Nuclear Culture: Living and Working in the World's Largest Atomic Complex
Cities and towns in the dry West always look as if they have dropped there arbitrarily. The landscape is so big, and often so barren, that human activity seems messy, aimless, marginal. Plains, mountains, endless wind, huge sky, and then—Butte, or Denver, or Casper seems wrongly placed even after one learns why it is there. Of all the dry western cities I know, none gives this impression so strongly as Richland-Kennewick-Pasco in Washington, the “Tri-Cities” that came into existence when the Hanford atomic works was built to manufacture the plutonium that went into the first atomic bombs.
The topography is at once starker and more beautiful than many places in the dry West. The Columbia River cuts between steep cliffs as it moves through central Washington, then runs through empty flatland just before the Snake River flows into it and the enlarged river makes a horseshoe turn toward the Pacific. Annual rainfall is around ten inches. The soil is largely volcanic, so that while in its “natural” state nothing grows for lack of water, irrigation makes it wonderful for growing fruits and vegetables.
There were good reasons for choosing Hanford as a site for plutonium manufacture. It is isolated, and relatively few people were displaced when the Army Corps of Engineers moved in. The Columbia provides ample water for cooling. Pasco is on a transcontinental rail line. So the Tri-Cities were built up, especially Richland, nearest Hanford and, forty years later, still almost entirely a bedroom community for Hanford workers. Its lush lawns and wide streets look proud and unreal in the midst of desert. From the edge of Richland, through Kennewick and into the older and more depressed Pasco, strips and malls dominate, everything seems franchised. Houses line the drab streets, the automobile is indispensable and none of the Chinese elms is big enough for people to hide their affections from the winds. The place strikes a visitor as both powerful and formless, affluent and banal.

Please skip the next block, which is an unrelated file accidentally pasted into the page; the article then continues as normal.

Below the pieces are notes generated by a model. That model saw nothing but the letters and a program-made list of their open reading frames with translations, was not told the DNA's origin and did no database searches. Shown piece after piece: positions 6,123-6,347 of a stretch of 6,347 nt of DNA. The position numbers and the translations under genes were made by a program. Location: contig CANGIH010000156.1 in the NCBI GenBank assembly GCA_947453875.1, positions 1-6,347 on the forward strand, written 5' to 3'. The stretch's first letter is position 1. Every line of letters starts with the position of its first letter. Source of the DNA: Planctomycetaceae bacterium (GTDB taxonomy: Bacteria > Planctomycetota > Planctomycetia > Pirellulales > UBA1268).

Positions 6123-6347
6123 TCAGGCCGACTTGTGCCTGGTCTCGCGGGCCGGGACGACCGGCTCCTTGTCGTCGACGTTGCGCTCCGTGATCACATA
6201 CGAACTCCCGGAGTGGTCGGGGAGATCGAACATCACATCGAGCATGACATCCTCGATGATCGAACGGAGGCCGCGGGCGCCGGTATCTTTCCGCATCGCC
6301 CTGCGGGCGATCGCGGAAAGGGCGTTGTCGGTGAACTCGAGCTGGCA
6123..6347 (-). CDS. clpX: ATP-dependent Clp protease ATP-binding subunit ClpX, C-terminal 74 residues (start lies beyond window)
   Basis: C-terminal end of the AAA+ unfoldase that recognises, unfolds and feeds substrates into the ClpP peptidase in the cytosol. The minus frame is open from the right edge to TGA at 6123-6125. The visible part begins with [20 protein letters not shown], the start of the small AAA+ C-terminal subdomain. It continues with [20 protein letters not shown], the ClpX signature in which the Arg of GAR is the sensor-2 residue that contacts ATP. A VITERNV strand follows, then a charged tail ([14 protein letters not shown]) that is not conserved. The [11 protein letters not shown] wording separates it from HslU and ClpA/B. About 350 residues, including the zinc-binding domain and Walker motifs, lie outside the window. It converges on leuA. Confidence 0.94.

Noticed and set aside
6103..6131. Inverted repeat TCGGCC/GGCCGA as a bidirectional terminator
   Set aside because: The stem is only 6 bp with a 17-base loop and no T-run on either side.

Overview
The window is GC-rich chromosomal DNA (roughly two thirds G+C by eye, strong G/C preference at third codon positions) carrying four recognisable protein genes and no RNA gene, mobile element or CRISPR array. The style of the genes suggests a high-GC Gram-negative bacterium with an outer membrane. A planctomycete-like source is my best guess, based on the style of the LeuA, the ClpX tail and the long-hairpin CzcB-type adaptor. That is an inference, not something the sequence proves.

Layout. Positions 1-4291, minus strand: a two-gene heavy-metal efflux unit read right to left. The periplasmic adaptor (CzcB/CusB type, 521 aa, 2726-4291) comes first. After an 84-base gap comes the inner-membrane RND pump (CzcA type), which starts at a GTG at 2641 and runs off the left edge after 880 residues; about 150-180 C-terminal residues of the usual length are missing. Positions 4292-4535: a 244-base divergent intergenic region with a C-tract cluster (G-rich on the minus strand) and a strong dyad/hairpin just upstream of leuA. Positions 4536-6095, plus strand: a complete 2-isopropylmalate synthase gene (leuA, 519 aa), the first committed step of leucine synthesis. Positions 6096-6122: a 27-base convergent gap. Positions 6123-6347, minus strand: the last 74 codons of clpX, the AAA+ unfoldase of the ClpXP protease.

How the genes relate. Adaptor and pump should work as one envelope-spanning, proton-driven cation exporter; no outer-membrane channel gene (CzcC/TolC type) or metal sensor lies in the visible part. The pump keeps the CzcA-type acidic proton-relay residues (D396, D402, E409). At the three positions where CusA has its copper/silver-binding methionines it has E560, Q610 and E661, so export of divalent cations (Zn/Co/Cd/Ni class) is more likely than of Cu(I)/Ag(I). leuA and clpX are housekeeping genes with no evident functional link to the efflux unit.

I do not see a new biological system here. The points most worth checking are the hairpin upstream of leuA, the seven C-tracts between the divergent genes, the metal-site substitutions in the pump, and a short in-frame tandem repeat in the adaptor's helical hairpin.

If Hanford were not a nuclear plant, Tri-Cities people would still be proud—“We built all this from nothing”—and defensive—“Can’t you see how much we’ve done?” Being a nuclear plant exaggerates both the pride and the defensiveness. The people came here to make the US militarily strong and, later on, free of energy worries. This gave them a sense of purpose that workers in aluminum plants further down the Columbia River could not feel. Richland was once named an “all-American city”—it seemed close to the post-World War II ideal society of hard-working husbands and their often-pregnant wives surrounded by the latest in consumer devices. The high-school uniforms displayed a picture of a mushroom cloud, and the teams are still called the Bombers.
Throughout the Sixties and Seventies, the defensiveness inherent in such pride became more marked with the Vietnam War, the environmental movement, a growing and increasingly regulating federal bureaucracy, a gradual disenchantment with nuclear energy as America’s lifesaver, a fear of nuclear energy as America’s doom, and, finally, a colossally mismanaged nuclear…
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